ADDITION-ELIMINATION REACTIONS OF ALDEHYDES AND KETONES


This page looks at the reaction of aldehydes and ketones with 2,4-dinitrophenylhydrazine (Brady's reagent) as a test for the carbon-oxygen double bond. It also looks briefly at some other similar reactions which are all known as addition-elimination (or condensation) reactions.


The reaction with 2,4-dinitrophenylhydrazine

2,4-dinitrophenylhydrazine is often abbreviated to 2,4-DNP or 2,4-DNPH. A solution of 2,4-dinitrophenylhydrazine in a mixture of methanol and sulphuric acid is known as Brady's reagent.

What is 2,4-dinitrophenylhydrazine?

Although the name sounds complicated, and the structure looks quite complicated, it is actually very easy to work out.

Start with the formula of hydrazine. That's almost all you need to remember!

Hydrazine is:


In phenylhydrazine, one of the hydrogens is replaced by a phenyl group, C6H5. This is based on a benzene ring.


Note:  I'm using the common symbol for a benzene ring. If you aren't familiar with this, there is a carbon atom at each corner of the hexagon, together with a hydrogen atom if there isn't anything else attached. The circle in the middle of the hexagon suggests the delocalised electrons.

If you want to read more about the structure of benzene, you could follow this link to another part of the site. It isn't important for the purposes of the present page, and you might have to explore quite a lot of other pages to help you to understand that one.

If you do choose to follow this link, use the BACK button (or HISTORY file or GO menu if you get seriously waylaid) on your browser to return to this page.



In 2,4-dinitrophenylhydrazine, there are two nitro groups, NO2, attached to the phenyl group in the 2- and 4- positions. The corner with the nitrogen attached is counted as the number 1 position, and you just number clockwise around the ring.


Doing the reaction

Details vary slightly depending on the nature of the aldehyde or ketone, and the solvent that the 2,4-dinitrophenylhydrazine is dissolved in. Assuming you are using Brady's reagent (a solution of the 2,4-dinitrophenylhydrazine in methanol and sulphuric acid):

Add either a few drops of the aldehyde or ketone, or possibly a solution of the aldehyde or ketone in methanol, to the Brady's reagent. A bright orange or yellow precipitate shows the presence of the carbon-oxygen double bond in an aldehyde or ketone.

This is the simplest test for an aldehyde or ketone.


The chemistry of the reaction

The overall reaction is given by the equation:


R and R' can be any combination of hydrogen or hydrocarbon groups (such as alkyl groups). If at least one of them is a hydrogen, then the original compound is an aldehyde. If both are hydrocarbon groups, then it is a ketone.

Look carefully at what has happened.

Provided you take care to draw the two starting molecules lined up right, working out the structure of the product is easy.

The product is known as a "2,4-dinitrophenylhydrazone". Notice that all that has changed is the ending from "-ine" to "-one". That's possibly confusing!

The product from the reaction with ethanal would be called ethanal 2,4-dinitrophenylhydrazone; from propanone, you would get propanone 2,4-dinitrophenylhydrazone - and so on. That's not too difficult!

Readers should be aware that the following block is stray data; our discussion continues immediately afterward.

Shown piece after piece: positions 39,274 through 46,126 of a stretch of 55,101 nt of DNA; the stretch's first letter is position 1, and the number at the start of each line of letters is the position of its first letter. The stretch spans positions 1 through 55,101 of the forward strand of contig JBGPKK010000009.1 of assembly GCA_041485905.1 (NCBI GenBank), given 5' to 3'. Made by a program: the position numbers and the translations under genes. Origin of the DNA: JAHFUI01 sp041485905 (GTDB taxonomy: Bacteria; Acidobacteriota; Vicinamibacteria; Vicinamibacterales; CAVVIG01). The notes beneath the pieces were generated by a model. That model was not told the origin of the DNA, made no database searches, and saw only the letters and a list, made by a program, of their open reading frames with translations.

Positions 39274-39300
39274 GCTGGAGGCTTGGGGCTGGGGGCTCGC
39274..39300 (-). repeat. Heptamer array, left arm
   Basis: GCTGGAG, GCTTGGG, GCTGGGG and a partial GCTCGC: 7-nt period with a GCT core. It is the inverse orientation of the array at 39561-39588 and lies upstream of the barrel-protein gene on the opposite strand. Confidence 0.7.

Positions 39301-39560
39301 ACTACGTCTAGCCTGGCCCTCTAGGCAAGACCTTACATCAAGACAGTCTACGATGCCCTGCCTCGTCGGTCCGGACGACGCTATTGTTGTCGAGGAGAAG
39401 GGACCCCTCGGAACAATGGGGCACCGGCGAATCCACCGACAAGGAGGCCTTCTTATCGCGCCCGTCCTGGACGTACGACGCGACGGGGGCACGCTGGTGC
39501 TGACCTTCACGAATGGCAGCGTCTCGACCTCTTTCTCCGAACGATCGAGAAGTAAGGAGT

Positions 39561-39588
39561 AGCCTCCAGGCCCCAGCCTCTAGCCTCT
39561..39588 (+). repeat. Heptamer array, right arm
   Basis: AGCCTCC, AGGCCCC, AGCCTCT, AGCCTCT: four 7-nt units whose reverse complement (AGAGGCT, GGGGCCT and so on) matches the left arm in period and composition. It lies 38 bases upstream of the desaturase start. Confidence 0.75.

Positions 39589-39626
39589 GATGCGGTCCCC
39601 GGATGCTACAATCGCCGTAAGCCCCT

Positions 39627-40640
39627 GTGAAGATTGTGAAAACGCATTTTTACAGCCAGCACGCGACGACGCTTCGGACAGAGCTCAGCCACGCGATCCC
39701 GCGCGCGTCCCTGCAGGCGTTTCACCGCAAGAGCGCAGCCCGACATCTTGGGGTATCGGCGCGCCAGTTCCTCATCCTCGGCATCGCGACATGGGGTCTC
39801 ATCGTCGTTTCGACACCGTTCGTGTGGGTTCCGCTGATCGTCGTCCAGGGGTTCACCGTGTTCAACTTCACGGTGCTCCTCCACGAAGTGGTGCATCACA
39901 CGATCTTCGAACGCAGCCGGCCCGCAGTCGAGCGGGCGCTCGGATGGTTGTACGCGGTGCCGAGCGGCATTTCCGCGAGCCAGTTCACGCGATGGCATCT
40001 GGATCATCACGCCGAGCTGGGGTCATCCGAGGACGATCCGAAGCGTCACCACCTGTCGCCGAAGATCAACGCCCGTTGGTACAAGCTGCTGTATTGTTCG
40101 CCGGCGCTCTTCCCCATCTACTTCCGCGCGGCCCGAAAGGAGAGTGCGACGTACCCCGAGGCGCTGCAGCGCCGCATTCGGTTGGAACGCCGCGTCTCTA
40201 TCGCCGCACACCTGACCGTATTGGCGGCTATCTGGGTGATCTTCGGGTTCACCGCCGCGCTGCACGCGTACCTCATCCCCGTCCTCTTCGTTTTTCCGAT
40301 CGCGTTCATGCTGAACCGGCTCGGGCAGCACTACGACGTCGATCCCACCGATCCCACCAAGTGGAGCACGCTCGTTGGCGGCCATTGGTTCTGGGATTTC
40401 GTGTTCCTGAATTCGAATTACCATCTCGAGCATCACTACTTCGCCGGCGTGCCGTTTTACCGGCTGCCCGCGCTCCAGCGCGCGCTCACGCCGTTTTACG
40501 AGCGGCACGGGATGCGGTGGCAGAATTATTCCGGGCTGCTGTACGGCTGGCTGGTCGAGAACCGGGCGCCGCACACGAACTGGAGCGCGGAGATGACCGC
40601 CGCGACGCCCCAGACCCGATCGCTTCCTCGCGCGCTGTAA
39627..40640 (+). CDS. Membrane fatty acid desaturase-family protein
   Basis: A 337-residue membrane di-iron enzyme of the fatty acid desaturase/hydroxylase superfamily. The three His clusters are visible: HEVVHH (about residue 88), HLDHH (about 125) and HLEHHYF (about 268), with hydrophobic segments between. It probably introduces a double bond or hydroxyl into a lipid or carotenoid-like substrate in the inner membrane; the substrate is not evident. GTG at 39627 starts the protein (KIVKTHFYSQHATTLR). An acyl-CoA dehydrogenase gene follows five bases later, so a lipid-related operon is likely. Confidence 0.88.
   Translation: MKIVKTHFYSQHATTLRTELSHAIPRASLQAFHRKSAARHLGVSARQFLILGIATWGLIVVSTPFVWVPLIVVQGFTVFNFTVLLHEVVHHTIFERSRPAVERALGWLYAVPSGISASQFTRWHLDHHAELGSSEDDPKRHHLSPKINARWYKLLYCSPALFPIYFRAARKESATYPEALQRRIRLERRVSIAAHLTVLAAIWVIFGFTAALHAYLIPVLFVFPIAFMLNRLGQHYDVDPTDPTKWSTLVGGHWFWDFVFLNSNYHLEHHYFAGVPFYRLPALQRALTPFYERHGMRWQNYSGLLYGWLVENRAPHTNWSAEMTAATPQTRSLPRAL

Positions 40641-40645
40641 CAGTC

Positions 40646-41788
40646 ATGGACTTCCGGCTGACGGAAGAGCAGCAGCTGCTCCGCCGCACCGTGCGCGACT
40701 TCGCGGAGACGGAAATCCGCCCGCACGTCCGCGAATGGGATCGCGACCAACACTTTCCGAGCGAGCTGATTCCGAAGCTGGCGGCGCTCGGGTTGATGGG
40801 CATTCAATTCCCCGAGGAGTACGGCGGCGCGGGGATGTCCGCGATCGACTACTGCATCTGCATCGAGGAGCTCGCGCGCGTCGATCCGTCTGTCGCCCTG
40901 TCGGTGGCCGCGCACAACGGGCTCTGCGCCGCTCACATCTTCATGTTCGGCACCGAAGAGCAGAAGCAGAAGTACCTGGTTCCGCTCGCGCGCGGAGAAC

The reaction is known as a condensation reaction. A condensation reaction is one in which two molecules join together with the loss of a small molecule in the process. In this case, that small molecule is water.

In terms of mechanisms, this is a nucleophilic addition-elimination reaction. The 2,4-dinitrophenylhydrazine first adds across the carbon-oxygen double bond (the addition stage) to give an intermediate compound which then loses a molecule of water (the elimination stage).


Note:  This mechanism isn't required by any of the UK A level syllabuses, and so you won't find it anywhere on this site. Sorry!



Using the reaction

The reaction has two uses in testing for aldehydes and ketones.

  • First, you can just use it to test for the presence of the carbon-oxygen double bond. You only get an orange or yellow precipitate from a carbon-oxygen double bond in an aldehyde or ketone.

  • Secondly, you can use it to help to identify the specific aldehyde or ketone.

    The precipitate is filtered and washed with, for example, methanol and then recrystallised from a suitable solvent which will vary depending on the nature of the aldehyde or ketone. For example, you can recrystallise the products from the small aldehydes and ketones from a mixture of ethanol and water.

    The crystals are dissolved in the minimum quantity of hot solvent. When the solution cools, the crystals are re-precipitated and can be filtered, washed with a small amount of solvent and dried. They should then be pure.

    If you then find the melting point of the crystals, you can compare it with tables of the melting points of 2,4-dinitrophenylhydrazones of all the common aldehydes and ketones to find out which one you are likely to have got.


Some other similar reactions

If you go back and look at the equations, nothing in the 2,4-dinitrophenylhydrazine changes during the reaction apart from the -NH2 group. You can get a similar reaction if the -NH2 group is attached to other things.

In each case, the reaction would look like this:

In what follows, all that changes is the nature of the "X".


with hydrazine

The product is a "hydrazone". If you started from propanone, it would be propanone hydrazone.


with phenylhydrazine

The product is a "phenylhydrazone".


with hydroxylamine

The product is an "oxime" - for example, ethanal oxime.


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To the aldehydes and ketones menu . . .

To the menu of other organic compounds . . .

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© Jim Clark 2004